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Libraries are more than a repository of books; they’re a culture’s symbol of knowledge. Dating back to ancient Mesopotamia and coinciding with the emergence of the written word, libraries have evolved over the millennia in accord with the prevailing conception of learning, architectural trends, and technology. I have written over the years about the most famous ancient library, the Royal Library of Alexandria, with its rooms to store and study texts as well as its tree-lined walkways, surrounding park, arcades, botanical gardens, ornamental pools, and statue of the Muses.

Look now at the James B. Hunt Library, built in 2013 on the Centennial Campus of the North Carolina State University in Raleigh. Instead of fostering quiet spaces, this library, based on contemporary conceptions of learning, creating, and sharing knowledge, fosters collaboration in its architecture, the arrangement of its furniture, and its technology designed to bridge any distance.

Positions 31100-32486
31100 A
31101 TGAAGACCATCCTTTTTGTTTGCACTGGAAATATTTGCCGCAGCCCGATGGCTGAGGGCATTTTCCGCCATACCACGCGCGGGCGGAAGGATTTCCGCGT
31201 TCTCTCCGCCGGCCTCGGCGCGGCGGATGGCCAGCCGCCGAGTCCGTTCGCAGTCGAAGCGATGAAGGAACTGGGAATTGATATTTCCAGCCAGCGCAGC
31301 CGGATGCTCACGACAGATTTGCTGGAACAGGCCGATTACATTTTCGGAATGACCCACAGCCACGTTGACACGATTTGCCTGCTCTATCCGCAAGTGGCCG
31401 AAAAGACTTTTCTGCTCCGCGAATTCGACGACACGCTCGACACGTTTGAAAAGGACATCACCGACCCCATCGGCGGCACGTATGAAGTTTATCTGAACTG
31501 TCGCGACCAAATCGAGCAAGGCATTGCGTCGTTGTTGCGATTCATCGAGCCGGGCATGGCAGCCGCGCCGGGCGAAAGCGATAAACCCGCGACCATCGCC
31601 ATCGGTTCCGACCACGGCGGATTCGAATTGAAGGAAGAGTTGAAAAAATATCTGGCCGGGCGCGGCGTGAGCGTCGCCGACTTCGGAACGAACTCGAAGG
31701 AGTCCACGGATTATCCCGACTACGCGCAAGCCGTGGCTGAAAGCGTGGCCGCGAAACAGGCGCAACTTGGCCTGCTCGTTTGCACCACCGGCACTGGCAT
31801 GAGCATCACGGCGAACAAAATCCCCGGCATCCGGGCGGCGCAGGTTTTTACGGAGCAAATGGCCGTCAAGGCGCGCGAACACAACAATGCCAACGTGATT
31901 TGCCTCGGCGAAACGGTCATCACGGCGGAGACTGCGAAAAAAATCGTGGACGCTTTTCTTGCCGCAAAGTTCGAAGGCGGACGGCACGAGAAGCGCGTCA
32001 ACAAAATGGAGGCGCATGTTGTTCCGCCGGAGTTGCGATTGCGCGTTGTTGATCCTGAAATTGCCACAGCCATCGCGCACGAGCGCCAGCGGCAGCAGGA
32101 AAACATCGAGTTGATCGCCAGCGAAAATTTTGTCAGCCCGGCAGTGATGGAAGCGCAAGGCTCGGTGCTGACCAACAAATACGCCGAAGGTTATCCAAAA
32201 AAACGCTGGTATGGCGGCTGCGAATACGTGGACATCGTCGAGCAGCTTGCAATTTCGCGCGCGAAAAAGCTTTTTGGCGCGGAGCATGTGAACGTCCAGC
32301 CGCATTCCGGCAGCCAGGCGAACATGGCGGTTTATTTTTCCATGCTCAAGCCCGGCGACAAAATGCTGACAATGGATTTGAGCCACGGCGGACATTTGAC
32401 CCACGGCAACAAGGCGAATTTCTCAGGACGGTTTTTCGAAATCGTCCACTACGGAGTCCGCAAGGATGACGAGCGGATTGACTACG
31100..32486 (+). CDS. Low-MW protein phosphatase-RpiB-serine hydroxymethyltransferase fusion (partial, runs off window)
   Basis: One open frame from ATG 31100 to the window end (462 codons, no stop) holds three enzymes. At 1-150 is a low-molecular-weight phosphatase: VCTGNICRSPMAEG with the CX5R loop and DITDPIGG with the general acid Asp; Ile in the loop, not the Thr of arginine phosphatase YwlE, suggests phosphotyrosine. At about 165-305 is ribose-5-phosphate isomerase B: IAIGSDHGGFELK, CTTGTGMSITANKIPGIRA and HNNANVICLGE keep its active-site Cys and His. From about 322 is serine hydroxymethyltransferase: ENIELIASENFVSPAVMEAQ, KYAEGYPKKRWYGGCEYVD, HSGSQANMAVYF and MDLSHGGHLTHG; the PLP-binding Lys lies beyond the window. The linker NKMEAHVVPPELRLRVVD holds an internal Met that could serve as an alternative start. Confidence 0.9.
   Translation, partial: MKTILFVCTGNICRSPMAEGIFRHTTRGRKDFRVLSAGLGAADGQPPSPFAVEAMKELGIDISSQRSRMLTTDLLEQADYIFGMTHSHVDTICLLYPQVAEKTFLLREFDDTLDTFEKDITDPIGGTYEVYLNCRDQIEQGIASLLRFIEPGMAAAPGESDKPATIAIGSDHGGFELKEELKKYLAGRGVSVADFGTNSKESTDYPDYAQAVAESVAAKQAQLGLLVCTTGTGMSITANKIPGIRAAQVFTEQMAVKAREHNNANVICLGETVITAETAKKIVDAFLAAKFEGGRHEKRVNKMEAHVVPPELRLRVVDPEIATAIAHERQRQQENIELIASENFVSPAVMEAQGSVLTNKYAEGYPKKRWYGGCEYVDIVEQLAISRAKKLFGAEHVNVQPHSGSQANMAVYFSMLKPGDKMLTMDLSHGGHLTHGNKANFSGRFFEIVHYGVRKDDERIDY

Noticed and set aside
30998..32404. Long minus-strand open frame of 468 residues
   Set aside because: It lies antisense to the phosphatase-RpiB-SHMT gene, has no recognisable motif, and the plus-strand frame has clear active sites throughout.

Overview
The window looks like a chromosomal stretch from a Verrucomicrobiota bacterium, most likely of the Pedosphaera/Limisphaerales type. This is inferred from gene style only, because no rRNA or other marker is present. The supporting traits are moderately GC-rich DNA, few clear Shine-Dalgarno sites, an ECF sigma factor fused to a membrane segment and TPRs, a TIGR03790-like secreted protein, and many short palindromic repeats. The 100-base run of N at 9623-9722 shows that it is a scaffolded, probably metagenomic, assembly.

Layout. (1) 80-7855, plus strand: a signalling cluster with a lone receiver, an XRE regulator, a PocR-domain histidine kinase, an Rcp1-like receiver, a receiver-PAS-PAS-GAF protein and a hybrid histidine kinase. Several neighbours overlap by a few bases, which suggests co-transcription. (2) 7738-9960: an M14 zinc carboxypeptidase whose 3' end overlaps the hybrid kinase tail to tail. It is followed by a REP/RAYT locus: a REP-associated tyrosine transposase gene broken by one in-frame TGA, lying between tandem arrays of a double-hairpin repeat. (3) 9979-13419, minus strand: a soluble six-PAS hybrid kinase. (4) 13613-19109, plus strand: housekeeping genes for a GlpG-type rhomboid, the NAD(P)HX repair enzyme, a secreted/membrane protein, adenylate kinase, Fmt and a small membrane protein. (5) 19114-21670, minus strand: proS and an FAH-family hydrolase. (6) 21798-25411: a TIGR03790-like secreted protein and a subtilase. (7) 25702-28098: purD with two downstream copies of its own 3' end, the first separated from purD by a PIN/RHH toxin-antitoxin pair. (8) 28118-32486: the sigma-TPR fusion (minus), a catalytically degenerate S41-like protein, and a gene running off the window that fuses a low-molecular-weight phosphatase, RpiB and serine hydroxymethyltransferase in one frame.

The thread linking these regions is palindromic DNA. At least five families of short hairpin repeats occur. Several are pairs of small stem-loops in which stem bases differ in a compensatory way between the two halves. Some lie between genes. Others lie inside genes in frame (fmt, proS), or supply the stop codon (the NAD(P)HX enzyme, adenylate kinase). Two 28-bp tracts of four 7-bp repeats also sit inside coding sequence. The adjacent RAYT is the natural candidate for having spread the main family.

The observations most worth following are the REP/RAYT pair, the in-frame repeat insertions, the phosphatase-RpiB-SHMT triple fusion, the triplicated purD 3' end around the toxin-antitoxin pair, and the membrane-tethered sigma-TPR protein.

But that’s not all. The library is run by robots programmed to retrieve any of its 1.5 million volumes in fewer than five minutes. And patrons can watch through a glass wall as BookBots, directed by an underground computer, zooms through Robot Alley to fulfill their request. Still, I have to admit, I miss wandering through the stacks, not just to find what I want, which any robot can do, but to stimulate my curiosity and ultimately my interest in unfamiliar ideas. Did you know that’s how I first encountered Maria Hebrea, the woman who was to become my model for Miriam bat Isaac? No kidding. I was wandering through the stacks when a book fell on my toe and opened to a page about her. I’d miss that experience at the Hunt.

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